I remember the first time my work was critiqued. It was an assignment to create a pencil drawing of a still life. I spent hours working to get it just right. It included books, a plant, and a ceramic rabbit (think the experience may have been burned into my brain?). The critique was conducted in front of the entire class, which added a new level of horror for me. The instructor went over each student's piece pointing out the good, the bad, and how we could improve our work. She was tentative and kind, knowing that this was a new and difficult process for most of us. At first, I was crushed by the whole experience. After sitting with it for a bit, I could see the problems she pointed out and was able to build on and improve my piece with her suggestions and advice.
Years later, I signed up for a group critique conducted by a very well-known artist agent during a conference. To say I was out of my comfort zone was an understatement. Even though I had been through many critiques of both my writing and artwork in the intervening years, this woman was a big deal. I entered the room with 10 to 15 other artists hoping for a constructive interaction. Someone who was a successful artist and agent studying our work and giving us sage advice on how we could improve our work and achieve success in our chosen market.
What actually happened was very unexpected and quite the opposite. Each piece was picked apart, judged, and ridiculed. Not a single artist escaped a scathing review. What could have been an amazing and instructive interaction left us all feeling blindsided and bullied. Did I mention we paid extra for the privilege?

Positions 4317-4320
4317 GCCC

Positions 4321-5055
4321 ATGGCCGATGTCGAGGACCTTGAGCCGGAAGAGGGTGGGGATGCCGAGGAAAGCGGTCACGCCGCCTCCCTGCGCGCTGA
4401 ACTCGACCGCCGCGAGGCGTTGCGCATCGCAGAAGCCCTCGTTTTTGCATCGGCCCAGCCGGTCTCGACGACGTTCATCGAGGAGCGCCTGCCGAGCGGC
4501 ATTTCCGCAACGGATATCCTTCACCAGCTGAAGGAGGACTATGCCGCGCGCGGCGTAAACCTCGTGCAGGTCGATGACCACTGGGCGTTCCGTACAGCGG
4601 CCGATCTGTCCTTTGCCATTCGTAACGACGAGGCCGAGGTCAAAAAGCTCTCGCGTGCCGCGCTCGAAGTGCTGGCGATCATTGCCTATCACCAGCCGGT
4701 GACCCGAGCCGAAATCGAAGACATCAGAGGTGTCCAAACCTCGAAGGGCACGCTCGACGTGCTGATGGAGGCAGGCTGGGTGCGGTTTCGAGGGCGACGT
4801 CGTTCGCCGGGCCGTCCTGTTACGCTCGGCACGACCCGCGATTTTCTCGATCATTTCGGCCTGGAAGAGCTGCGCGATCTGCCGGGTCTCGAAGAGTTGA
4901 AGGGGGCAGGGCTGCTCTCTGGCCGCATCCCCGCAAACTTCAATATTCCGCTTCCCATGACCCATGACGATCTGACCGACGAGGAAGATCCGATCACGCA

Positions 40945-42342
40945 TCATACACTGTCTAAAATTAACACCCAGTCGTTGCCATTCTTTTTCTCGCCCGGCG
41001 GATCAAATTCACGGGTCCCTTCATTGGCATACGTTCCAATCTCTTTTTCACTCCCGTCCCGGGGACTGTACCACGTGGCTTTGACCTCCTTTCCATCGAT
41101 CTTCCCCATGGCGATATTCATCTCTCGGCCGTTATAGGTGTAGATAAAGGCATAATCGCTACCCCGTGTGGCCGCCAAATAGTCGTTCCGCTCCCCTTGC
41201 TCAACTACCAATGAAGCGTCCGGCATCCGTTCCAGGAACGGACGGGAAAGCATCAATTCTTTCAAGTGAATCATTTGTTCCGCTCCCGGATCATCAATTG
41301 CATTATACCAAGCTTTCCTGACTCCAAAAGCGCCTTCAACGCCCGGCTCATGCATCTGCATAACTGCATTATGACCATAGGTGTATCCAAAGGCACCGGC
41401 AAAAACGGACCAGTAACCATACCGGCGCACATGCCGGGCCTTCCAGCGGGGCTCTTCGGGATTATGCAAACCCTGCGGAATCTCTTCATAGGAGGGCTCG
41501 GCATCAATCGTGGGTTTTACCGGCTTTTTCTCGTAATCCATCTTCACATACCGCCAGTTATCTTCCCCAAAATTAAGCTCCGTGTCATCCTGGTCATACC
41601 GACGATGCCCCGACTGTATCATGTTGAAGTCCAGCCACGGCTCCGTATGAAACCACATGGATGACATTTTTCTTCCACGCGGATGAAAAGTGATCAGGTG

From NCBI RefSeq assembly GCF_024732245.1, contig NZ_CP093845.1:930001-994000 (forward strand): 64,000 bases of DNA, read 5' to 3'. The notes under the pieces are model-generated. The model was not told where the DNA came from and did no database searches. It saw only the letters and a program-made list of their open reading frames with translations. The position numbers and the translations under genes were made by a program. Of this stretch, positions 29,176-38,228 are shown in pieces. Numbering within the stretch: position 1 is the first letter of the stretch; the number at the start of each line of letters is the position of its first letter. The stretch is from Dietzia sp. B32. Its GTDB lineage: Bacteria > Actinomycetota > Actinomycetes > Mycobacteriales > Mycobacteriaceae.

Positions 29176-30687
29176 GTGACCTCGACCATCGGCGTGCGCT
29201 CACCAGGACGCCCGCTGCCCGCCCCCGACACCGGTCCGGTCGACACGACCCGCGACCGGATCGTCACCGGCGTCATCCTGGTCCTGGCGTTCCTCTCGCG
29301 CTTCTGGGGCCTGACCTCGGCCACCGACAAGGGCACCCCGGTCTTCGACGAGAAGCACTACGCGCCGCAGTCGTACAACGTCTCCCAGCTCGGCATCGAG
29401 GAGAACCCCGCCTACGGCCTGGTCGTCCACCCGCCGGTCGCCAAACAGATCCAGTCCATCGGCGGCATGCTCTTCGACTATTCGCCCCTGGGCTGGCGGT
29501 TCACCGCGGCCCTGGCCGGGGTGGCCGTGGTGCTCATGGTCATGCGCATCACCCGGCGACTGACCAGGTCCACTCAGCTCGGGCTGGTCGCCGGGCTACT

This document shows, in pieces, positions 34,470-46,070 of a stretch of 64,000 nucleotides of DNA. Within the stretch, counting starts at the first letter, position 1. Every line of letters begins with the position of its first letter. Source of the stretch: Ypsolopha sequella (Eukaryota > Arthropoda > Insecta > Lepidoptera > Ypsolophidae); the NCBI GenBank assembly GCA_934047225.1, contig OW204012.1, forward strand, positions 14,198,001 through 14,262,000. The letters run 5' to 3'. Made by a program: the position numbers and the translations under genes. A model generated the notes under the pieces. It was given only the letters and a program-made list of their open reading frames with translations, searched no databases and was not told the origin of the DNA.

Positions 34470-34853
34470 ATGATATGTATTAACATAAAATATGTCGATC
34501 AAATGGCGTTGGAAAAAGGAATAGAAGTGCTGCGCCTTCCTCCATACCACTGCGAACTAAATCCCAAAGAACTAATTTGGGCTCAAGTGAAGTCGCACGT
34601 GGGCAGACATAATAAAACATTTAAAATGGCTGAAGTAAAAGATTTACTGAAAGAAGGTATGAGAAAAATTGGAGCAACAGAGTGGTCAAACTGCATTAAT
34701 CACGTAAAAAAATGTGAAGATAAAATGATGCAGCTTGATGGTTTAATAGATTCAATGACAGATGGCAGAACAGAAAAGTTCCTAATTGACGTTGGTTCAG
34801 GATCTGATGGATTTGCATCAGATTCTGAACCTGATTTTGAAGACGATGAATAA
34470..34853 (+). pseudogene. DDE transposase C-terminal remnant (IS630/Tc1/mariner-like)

Whether it's writing or art, having something you created, spent your time, heart, and imagination on analyzed by someone else can be nerve wracking. It can make you defensive or hurt your feelings. It can also be a constructive, eye-opening experience.
The way I approach a critique these days is to, in effect, divorce myself from my work. That way I can take in what is being said as though I had nothing to do with the creation and can really hear what is being said. That gives me the perspective and ability to learn from what someone else sees.
Have you ever watched a professional golfer being interviewed after a round? They analyze their game as though it was someone else out there on the course. It allows them the distance to see what they did well and where they could improve. I think if we artists, writers, creators could do that, we would be able to see more clearly what is necessary to improve without the stabbing pain of feeling personally attacked.
I have paid for many critiques at conferences over the years and all but one have been positive experiences. Though I have never walked away with a book deal or a contract, they have each taught me something new. There are times I wish the critique had been more blunt, though I know most agents/editors/writers doing the critiques are not prepared to completely dash a person's dreams and are unsure just how honest they should be. It would be helpful to know when your writing or art really isn't good and needs some serious work. There is a way to deliver such news without being hateful and driving someone into the nearest cave.
As the title suggests, critiques ARE critical. In order to grow and improve in your craft, you can't be a one-person admiration society. We all need the ability to step outside our work and see it through the eyes of a trusted, reliable person (whom we do not house or feed) or group. An extra viewpoint is never a bad thing. You don't have to follow the suggestions, just listen, consider, and then do what you feel is best for your work.
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